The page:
The last thing I do before the race is install the barriers. Depending on what part of the trails we’re using and where on the trail the barriers sit, I may set them up earlier. My biggest fear is someone who is using the trails recreationally not seeing the barriers and having an incident. The easiest way to control this is to set up the barriers closer to the race, when the race in progress have been set up and it should be clear to all users that there is an event happening. The smaller barriers have built in stakes and the larger use metal stakes repurposed from construction work. Once they are hammered firmly into the ground and rider proof, the course is set and ready to go. All that is left is to start the race, time it and produce results. But those subjects are for another time.
Personal bike projects are an inevitability in the life of a bicycle mechanic. First you want to try one thing, and then another, and pretty soon you’ve got a stable of bikes and they’ve all been through various incarnations. You’ve had a porteur rack, that bikes been fixed, you ran single speed MTB for a while and there is a frankenbike hiding somewhere in the back. The inspiration never stops, and after a while you can look at your pile of parts and think, “I’m pretty sure I have everything I need to build this except tires.” Inevitably you don’t. Something you thought was going to cost you $50.00 ends up in the triple digits. But you’ve already thought you could do it, so you have to finish it.
That’s pretty much how it went turning the Cross Check into a Single Speed ‘Cross Machine. I had originally purchased the ‘check to be a winter bike to extend the life of my beloved Allegro. But I was greatly disappointed by the overbuilt nature of the tubes and the dead feel. I moved on to other projects, but I never managed to get rid of the ‘check. When I moved back up to Alaska, it was originally going to be left in Oregon but there was room in the trailer and soon I needed a wet weather bike again. Familiar trips down familiar roads you could say. Spring came around and the fenders on the ‘check were vastly under suited for the wet sand spray we get around these parts, and the ‘check went back into storage. Coming back out for the river festival and various town trips as my “replaceable” bike.
Then the idea of having a Cyclocross series came up. Cyclocross is such a wonderful discipline. Its gritty, wild and fun. I started collecting obstacles and dreaming courses and the ‘check popped back into my mind. Since I’m planning the courses and running the event, its unlikely I’ll get to participate much in the races. But a true course designer needs to ride the course to apply the correct amount of suffering to racers. And so the transformation began. First the rack and fenders came off, then the derailleurs and cranks. The bar end shifters were a pain to get off without removing the handlebar tape, but I succeeded. The cassette and chain came off and were replaced with a single speed cog and an American flag single speed chain. New tires went on and were converted to ghetto tubeless, the handlebars were lowered, and beer was consumed.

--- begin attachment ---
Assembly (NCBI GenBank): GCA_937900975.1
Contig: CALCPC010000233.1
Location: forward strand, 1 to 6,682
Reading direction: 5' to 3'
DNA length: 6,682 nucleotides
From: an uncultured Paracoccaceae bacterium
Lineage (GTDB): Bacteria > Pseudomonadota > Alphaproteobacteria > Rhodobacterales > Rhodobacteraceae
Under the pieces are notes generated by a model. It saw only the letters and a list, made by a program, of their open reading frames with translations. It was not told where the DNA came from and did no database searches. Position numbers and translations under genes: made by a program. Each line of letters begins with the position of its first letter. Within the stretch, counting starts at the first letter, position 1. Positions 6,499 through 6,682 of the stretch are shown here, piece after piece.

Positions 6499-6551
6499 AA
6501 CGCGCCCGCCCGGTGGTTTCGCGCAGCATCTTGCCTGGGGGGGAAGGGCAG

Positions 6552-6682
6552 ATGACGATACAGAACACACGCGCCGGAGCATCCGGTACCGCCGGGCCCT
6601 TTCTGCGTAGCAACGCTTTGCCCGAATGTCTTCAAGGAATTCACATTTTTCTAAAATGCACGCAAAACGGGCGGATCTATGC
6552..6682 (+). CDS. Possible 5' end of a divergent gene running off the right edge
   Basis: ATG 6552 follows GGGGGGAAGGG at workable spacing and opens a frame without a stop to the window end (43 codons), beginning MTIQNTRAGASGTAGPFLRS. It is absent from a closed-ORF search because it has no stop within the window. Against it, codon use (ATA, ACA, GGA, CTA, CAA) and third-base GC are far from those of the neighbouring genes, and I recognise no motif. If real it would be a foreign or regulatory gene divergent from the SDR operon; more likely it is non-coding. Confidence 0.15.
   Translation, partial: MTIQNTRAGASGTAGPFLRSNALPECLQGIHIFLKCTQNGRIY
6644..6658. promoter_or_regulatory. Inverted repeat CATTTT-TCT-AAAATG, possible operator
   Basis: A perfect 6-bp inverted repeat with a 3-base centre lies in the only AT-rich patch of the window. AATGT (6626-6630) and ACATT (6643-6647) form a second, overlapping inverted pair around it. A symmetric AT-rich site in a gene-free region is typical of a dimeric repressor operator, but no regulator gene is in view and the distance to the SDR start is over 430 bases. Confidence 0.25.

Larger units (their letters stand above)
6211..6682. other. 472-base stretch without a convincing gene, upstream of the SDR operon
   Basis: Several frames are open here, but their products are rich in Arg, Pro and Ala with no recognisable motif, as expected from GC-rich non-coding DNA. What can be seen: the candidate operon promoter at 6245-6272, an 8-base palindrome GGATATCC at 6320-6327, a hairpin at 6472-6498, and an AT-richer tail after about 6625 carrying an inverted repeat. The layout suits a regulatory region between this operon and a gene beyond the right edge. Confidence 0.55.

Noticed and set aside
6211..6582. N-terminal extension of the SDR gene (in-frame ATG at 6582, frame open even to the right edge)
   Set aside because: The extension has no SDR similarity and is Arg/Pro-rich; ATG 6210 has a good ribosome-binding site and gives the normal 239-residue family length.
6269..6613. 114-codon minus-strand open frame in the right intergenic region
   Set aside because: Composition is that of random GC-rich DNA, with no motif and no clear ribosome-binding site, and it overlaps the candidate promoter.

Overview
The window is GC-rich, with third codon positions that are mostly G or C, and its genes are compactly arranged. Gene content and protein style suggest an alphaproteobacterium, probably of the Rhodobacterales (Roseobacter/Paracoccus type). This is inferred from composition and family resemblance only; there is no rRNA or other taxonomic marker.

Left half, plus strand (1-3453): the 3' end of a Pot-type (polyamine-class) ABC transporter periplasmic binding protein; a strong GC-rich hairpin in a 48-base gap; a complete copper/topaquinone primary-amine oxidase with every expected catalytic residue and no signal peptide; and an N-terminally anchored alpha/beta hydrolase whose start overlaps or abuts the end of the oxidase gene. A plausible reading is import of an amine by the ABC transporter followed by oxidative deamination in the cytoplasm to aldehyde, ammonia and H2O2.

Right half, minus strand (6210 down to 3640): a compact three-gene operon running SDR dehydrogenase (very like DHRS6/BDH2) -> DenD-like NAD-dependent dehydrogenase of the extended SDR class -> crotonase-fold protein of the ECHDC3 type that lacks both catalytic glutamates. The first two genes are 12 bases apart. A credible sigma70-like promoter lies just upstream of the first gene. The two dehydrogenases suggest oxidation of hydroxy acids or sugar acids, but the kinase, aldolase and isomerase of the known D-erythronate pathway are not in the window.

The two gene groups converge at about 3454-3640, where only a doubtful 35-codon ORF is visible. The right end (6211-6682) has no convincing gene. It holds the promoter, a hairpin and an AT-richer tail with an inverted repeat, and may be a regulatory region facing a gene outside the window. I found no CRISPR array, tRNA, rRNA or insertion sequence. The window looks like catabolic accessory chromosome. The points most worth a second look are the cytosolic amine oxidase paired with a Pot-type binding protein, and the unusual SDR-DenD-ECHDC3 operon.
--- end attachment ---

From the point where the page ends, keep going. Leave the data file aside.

The bike was finished. The next day I took some old cedar planks and chopped and stacked them, turning them into barriers. They’re nearly regulation height. In fact they’re only about a centimeter taller than UCI regulations. I think that’s okay, considering the UCI has jack all to do with our cross races. These aren’t the only barriers riders will experience on the course, just the most normal. The cyclocross races are now only a week away. The courses have been planned, scouted, and scrutinized. A skills clinic has been scheduled before the first race. Hand-up strategies have been set, and the requisite supplies have been requisitioned. There isn’t anything left to do at the point but race, and I’m ready. Are you?
The race started off poorly. I was putting something in my seat pack when the starter said racers ready, and by the time I raised up to say no, the race was a go. Barreling down the hill behind the pack I tried to make up ground across the field and through Rabbit. An ominous clack sounded from the rear end of my Farley 5 fat bike as I passed a rider approaching Kill Bill. Sure enough, rising back up Collins Hill my derailleur jammed causing me to hop off the bike and manually shift the rear derailleur back into gear. I lost most of the ground I had made up on Kill Bill and as we cruised through the S turns on Wolf my rear gearing began to click and pop. Jammed up behind some walking riders on a singletrack section, I hopped back on my bike on the main trail prepared to put the power down only to snap my chain. I hastily threw my bike on the ground, pulled out my chain tool and set to work as most of the field passed me by. The chain re-assembled in a little over a minute I hopped back on the bike.
First crank and snap, the chain broke again. I must not have gotten the pin all the way back in. This time the repair took several minutes, as I had to remove multiple links. Pretty immediately after the second break, the rest of the field passed, and Brian, who was taking pictures at the site, moved on the capture those still in the hunt for glory.